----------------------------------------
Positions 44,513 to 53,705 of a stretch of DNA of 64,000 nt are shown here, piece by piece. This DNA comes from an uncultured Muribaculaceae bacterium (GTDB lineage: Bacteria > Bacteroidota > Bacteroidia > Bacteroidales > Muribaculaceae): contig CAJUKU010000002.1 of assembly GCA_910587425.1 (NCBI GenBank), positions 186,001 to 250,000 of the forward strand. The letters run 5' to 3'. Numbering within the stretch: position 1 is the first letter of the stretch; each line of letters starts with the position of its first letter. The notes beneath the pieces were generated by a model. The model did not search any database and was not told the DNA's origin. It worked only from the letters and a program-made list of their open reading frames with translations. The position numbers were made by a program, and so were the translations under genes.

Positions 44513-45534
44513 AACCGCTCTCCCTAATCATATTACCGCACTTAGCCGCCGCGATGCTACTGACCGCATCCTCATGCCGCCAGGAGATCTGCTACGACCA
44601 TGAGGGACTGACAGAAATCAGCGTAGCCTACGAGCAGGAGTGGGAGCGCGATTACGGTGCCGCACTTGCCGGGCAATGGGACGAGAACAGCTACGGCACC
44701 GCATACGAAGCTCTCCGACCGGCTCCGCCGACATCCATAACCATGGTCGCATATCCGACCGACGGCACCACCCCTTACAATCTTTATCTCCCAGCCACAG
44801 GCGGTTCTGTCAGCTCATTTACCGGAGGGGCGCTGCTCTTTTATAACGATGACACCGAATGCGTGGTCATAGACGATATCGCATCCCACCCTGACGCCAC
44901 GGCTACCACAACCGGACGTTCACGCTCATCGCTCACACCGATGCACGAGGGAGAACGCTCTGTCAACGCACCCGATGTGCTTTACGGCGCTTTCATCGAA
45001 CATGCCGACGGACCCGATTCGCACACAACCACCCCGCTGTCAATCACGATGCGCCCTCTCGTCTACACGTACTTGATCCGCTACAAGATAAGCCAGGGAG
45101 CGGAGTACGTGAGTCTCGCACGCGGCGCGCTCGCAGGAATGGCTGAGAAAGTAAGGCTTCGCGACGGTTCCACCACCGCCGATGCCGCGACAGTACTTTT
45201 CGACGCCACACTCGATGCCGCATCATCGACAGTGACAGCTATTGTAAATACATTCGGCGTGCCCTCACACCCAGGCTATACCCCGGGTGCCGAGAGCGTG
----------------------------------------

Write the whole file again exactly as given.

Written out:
Positions 44,513 to 53,705 of a stretch of DNA of 64,000 nt are shown here, piece by piece. This DNA comes from an uncultured Muribaculaceae bacterium (GTDB lineage: Bacteria > Bacteroidota > Bacteroidia > Bacteroidales > Muribaculaceae): contig CAJUKU010000002.1 of assembly GCA_910587425.1 (NCBI GenBank), positions 186,001 to 250,000 of the forward strand. The letters run 5' to 3'. Numbering within the stretch: position 1 is the first letter of the stretch; each line of letters starts with the position of its first letter. The notes beneath the pieces were generated by a model. The model did not search any database and was not told the DNA's origin. It worked only from the letters and a program-made list of their open reading frames with translations. The position numbers were made by a program, and so were the translations under genes.

Positions 44513-45534
44513 AACCGCTCTCCCTAATCATATTACCGCACTTAGCCGCCGCGATGCTACTGACCGCATCCTCATGCCGCCAGGAGATCTGCTACGACCA
44601 TGAGGGACTGACAGAAATCAGCGTAGCCTACGAGCAGGAGTGGGAGCGCGATTACGGTGCCGCACTTGCCGGGCAATGGGACGAGAACAGCTACGGCACC
44701 GCATACGAAGCTCTCCGACCGGCTCCGCCGACATCCATAACCATGGTCGCATATCCGACCGACGGCACCACCCCTTACAATCTTTATCTCCCAGCCACAG
44801 GCGGTTCTGTCAGCTCATTTACCGGAGGGGCGCTGCTCTTTTATAACGATGACACCGAATGCGTGGTCATAGACGATATCGCATCCCACCCTGACGCCAC
44901 GGCTACCACAACCGGACGTTCACGCTCATCGCTCACACCGATGCACGAGGGAGAACGCTCTGTCAACGCACCCGATGTGCTTTACGGCGCTTTCATCGAA
45001 CATGCCGACGGACCCGATTCGCACACAACCACCCCGCTGTCAATCACGATGCGCCCTCTCGTCTACACGTACTTGATCCGCTACAAGATAAGCCAGGGAG
45101 CGGAGTACGTGAGTCTCGCACGCGGCGCGCTCGCAGGAATGGCTGAGAAAGTAAGGCTTCGCGACGGTTCCACCACCGCCGATGCCGCGACAGTACTTTT
45201 CGACGCCACACTCGATGCCGCATCATCGACAGTGACAGCTATTGTAAATACATTCGGCGTGCCCTCACACCCAGGCTATACCCCGGGTGCCGAGAGCGTG